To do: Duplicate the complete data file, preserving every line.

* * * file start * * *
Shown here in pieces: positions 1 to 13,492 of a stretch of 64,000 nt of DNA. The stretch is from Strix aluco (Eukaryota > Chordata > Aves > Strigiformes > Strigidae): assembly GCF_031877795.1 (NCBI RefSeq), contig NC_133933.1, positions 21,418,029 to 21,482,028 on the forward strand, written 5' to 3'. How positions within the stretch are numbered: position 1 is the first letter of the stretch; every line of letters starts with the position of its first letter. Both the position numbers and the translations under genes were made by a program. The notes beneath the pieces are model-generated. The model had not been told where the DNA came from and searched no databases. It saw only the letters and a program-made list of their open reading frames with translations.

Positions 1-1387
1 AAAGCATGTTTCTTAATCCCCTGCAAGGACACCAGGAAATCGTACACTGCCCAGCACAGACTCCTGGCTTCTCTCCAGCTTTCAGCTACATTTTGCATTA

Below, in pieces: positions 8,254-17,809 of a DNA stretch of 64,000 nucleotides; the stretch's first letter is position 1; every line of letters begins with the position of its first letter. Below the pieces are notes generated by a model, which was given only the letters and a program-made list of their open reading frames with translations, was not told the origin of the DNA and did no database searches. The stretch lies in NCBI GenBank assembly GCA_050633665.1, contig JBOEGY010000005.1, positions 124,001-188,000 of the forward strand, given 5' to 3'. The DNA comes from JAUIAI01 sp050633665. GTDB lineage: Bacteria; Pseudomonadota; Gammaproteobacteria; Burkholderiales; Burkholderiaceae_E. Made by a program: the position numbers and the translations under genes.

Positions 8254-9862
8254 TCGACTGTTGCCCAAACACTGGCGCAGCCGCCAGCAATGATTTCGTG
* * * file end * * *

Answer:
Shown here in pieces: positions 1 to 13,492 of a stretch of 64,000 nt of DNA. The stretch is from Strix aluco (Eukaryota > Chordata > Aves > Strigiformes > Strigidae): assembly GCF_031877795.1 (NCBI RefSeq), contig NC_133933.1, positions 21,418,029 to 21,482,028 on the forward strand, written 5' to 3'. How positions within the stretch are numbered: position 1 is the first letter of the stretch; every line of letters starts with the position of its first letter. Both the position numbers and the translations under genes were made by a program. The notes beneath the pieces are model-generated. The model had not been told where the DNA came from and searched no databases. It saw only the letters and a program-made list of their open reading frames with translations.

Positions 1-1387
1 AAAGCATGTTTCTTAATCCCCTGCAAGGACACCAGGAAATCGTACACTGCCCAGCACAGACTCCTGGCTTCTCTCCAGCTTTCAGCTACATTTTGCATTA

Below, in pieces: positions 8,254-17,809 of a DNA stretch of 64,000 nucleotides; the stretch's first letter is position 1; every line of letters begins with the position of its first letter. Below the pieces are notes generated by a model, which was given only the letters and a program-made list of their open reading frames with translations, was not told the origin of the DNA and did no database searches. The stretch lies in NCBI GenBank assembly GCA_050633665.1, contig JBOEGY010000005.1, positions 124,001-188,000 of the forward strand, given 5' to 3'. The DNA comes from JAUIAI01 sp050633665. GTDB lineage: Bacteria; Pseudomonadota; Gammaproteobacteria; Burkholderiales; Burkholderiaceae_E. Made by a program: the position numbers and the translations under genes.

Positions 8254-9862
8254 TCGACTGTTGCCCAAACACTGGCGCAGCCGCCAGCAATGATTTCGTG